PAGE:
Date: Mon, 27 Dec 1993 12:38:57 -0500 From: y2046 at hrpi16.DNET.hcc.com Subject: Dishwasher Bottles Hello, I have been wondering if it would be acceptable to use my dishwasher to setrilize my bottles. I have been bringing them into work, and using the autoclave in the laboratory to do this. I know the dishwasher is not nearly as good as the autoclave, but I need to know if it is good enough. If anyone has any positive or negitive experiences about using a dishwasher to sterilize their bottles please reply to: Y2046 at hrpi16.dnet.hcc.com Thanks, Bruce Return to table of contents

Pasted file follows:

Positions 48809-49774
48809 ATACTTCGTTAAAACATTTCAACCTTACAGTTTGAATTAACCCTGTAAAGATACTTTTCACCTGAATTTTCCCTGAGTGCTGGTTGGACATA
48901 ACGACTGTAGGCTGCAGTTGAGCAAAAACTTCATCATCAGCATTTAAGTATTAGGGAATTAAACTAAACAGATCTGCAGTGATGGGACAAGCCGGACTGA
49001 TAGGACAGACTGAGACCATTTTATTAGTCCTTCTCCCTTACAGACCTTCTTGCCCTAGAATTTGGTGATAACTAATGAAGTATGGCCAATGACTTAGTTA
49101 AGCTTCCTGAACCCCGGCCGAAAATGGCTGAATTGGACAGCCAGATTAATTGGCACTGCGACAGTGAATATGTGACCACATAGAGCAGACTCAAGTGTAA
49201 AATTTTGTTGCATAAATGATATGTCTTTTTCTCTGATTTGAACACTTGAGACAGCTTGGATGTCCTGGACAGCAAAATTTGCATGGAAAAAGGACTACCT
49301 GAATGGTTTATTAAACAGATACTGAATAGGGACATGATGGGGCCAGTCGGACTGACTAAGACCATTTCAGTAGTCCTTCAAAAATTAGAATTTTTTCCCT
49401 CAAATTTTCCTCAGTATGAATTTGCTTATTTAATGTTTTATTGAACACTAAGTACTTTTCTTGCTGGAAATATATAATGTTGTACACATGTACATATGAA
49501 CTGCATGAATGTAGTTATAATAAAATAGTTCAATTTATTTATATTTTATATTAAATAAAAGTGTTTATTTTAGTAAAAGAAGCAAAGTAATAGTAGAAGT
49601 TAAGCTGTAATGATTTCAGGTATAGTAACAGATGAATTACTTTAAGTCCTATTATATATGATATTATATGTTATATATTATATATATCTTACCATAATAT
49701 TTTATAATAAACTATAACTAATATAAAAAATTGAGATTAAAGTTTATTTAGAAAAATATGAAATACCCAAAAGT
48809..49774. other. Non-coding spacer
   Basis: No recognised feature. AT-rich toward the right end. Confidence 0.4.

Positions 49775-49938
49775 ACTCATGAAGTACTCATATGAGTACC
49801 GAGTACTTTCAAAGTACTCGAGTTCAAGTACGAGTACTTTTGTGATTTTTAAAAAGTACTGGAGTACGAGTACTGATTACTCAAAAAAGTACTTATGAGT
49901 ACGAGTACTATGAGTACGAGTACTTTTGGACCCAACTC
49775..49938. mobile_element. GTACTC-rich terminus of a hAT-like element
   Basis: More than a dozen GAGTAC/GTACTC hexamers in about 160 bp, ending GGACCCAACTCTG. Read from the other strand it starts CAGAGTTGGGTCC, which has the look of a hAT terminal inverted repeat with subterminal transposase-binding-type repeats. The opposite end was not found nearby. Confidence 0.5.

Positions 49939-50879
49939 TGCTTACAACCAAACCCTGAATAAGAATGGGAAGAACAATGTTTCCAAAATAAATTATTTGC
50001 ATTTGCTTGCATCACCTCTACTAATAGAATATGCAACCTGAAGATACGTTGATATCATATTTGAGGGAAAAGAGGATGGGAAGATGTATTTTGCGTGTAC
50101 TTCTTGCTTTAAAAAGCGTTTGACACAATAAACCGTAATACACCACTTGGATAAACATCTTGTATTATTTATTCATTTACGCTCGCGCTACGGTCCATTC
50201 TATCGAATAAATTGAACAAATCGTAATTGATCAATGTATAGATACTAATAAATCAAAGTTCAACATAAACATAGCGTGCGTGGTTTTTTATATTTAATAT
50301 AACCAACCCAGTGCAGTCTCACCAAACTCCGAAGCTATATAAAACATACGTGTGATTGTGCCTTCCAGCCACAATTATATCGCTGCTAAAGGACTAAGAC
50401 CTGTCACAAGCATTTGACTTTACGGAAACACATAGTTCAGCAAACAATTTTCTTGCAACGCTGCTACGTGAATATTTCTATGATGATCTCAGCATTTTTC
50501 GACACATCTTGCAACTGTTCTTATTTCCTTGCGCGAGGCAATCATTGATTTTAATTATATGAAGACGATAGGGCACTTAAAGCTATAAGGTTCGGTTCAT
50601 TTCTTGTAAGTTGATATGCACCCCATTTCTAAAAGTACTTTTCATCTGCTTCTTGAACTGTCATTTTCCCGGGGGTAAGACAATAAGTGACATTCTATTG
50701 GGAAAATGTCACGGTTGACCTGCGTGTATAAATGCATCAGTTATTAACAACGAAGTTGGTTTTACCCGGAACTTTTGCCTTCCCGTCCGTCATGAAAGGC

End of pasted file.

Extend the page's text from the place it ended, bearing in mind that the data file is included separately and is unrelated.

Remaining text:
Date: 27 Dec 1993 10:54:12 -0700 (MST) From: "Steven W. Smith" <SMITH_S at gc.maricopa.edu> Subject: Water question Since the tap water here in the Phoenix area is so "interesting" - PH about 8.0, very hard, Ca, Fe, Mg, Benzene, TCE (thanks, guys) I've traditionally brewed using Crystal bottled water. I'm planning to get off my butt soon and contact them for an exact analysis, since they take great pride in their water's consistant flavor. They supposedly use reverse osmosis, then introduce flavoring minerals. Anyone recommend a good practical reference for the water chemistry desirable for different beers - for a non-chemist, that is. The only books I've got are Papazian's 2 releases (little and big). I also wonder if digital PH meters are out there somewhere? The black beers I brewed suffered from the recently discussed sourness (due to low PH?). The dark ambers I've been brewing seem to do very well with stock Crystal water, but I'd like to try brewing a black lager before summer hits again. TIA _,_/| \o.O; Steven W. Smith, Programmer/Analyst =(___)= Glendale Community College, Glendale Az. USA U SMITH_S at GC.BITNET smith_s at gc.maricopa.edu "They can't fix your brakes. You ask them 'where's my motor?', 'Well, it was eaten by snakes'... _Flakes_, Frank Zappa Return to table of contents